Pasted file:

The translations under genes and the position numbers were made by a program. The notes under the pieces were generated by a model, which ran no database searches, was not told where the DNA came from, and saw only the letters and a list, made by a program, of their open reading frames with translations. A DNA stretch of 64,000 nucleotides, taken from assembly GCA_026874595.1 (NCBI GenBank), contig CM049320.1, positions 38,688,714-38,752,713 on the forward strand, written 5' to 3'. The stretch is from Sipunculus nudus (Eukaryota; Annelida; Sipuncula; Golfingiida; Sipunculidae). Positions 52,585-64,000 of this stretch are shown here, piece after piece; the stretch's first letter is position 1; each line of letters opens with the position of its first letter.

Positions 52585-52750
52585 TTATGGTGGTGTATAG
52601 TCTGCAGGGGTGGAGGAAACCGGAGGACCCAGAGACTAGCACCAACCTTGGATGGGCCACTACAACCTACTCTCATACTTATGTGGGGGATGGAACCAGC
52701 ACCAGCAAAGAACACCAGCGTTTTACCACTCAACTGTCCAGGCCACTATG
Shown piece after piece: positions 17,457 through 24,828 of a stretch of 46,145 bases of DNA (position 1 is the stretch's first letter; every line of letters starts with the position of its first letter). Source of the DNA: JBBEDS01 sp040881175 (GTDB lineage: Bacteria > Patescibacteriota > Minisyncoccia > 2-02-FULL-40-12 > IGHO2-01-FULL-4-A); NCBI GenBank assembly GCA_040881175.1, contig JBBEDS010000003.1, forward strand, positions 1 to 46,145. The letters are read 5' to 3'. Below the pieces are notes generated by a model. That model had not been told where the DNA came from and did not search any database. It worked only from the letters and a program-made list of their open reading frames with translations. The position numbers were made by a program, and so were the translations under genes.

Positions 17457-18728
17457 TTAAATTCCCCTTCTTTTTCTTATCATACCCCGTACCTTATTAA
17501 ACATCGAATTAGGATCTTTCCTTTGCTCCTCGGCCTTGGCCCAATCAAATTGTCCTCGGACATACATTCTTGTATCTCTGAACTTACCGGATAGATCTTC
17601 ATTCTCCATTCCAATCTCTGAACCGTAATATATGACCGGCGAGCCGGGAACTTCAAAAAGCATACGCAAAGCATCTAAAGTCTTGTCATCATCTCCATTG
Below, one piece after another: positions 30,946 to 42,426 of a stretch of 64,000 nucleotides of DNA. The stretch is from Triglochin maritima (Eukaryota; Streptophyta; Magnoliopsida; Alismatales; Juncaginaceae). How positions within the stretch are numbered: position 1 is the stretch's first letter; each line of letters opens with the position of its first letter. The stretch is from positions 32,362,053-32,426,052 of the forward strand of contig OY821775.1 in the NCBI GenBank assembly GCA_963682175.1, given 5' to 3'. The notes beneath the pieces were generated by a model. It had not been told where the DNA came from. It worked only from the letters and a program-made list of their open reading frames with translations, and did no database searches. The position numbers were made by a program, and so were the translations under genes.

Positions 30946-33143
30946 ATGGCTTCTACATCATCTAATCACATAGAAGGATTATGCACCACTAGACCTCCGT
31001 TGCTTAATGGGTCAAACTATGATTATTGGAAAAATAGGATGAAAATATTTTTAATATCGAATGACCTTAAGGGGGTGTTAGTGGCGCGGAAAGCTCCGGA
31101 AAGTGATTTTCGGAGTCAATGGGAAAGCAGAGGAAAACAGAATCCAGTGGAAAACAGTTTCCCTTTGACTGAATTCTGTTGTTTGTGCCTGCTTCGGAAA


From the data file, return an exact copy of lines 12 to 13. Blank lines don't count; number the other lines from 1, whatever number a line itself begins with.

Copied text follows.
Positions 30946-33143
30946 ATGGCTTCTACATCATCTAATCACATAGAAGGATTATGCACCACTAGACCTCCGT